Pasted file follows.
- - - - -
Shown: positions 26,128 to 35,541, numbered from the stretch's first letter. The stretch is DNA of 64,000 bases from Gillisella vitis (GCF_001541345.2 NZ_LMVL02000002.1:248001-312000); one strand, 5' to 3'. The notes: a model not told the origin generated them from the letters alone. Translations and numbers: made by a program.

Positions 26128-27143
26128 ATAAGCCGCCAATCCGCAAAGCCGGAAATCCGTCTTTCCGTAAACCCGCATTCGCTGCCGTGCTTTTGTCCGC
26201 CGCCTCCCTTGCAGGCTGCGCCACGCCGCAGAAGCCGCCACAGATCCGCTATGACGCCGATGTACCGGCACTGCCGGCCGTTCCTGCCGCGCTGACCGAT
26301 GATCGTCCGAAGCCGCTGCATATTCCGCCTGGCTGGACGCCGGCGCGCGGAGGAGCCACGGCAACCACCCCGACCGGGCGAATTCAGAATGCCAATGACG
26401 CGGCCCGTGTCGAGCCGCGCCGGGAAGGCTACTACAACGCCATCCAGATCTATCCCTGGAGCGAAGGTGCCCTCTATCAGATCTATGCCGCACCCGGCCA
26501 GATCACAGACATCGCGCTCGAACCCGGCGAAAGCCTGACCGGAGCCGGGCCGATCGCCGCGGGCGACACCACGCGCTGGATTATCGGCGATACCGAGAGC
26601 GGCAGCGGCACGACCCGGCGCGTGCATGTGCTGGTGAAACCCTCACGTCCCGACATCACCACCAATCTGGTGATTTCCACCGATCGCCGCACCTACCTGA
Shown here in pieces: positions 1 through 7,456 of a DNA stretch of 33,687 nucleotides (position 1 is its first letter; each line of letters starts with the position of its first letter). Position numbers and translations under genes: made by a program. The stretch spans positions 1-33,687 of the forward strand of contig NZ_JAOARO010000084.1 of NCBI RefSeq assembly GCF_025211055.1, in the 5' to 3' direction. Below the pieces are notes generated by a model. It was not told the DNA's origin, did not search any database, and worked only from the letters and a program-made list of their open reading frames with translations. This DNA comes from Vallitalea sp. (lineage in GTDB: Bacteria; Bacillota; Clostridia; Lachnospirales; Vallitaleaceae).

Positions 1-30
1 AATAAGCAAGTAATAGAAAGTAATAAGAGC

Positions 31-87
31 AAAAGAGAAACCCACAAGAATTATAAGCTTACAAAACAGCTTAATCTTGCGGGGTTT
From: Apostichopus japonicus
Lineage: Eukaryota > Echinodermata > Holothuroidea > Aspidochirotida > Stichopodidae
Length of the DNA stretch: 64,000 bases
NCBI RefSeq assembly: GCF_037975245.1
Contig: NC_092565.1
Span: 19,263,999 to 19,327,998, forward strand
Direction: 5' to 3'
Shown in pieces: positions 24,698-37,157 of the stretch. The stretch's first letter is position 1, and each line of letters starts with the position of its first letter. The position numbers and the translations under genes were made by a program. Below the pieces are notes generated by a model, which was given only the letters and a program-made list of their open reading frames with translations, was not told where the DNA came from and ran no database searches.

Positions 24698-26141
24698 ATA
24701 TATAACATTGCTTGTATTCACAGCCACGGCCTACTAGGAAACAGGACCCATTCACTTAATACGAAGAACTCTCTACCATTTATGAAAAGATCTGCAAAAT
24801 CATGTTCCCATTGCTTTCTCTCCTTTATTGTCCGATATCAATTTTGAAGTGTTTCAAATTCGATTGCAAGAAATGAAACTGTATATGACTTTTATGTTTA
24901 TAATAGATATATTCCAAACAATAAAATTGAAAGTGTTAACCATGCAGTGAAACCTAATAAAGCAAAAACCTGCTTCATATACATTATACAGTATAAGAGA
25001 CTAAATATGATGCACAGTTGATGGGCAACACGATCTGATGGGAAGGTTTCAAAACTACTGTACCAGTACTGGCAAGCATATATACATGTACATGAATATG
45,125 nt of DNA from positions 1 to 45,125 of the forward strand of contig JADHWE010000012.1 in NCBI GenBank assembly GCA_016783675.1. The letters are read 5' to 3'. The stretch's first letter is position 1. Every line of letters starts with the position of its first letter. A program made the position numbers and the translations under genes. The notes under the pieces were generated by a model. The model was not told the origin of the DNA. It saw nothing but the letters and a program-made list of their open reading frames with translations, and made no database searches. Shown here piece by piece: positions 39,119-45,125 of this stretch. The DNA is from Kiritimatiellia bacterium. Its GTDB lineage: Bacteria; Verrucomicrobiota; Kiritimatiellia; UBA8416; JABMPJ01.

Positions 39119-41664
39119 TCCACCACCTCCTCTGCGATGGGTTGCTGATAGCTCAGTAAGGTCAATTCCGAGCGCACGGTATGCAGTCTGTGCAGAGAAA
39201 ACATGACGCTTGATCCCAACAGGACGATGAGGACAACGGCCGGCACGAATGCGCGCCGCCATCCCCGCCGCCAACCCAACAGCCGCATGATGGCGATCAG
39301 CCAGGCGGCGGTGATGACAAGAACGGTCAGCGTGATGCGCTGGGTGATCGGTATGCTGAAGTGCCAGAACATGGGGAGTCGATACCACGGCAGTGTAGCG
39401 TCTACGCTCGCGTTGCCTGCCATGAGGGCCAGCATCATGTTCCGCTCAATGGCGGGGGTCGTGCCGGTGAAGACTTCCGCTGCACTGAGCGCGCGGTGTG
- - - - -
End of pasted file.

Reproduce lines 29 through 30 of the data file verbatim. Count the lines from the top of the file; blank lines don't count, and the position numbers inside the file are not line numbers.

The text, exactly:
Positions 39119-41664
39119 TCCACCACCTCCTCTGCGATGGGTTGCTGATAGCTCAGTAAGGTCAATTCCGAGCGCACGGTATGCAGTCTGTGCAGAGAAA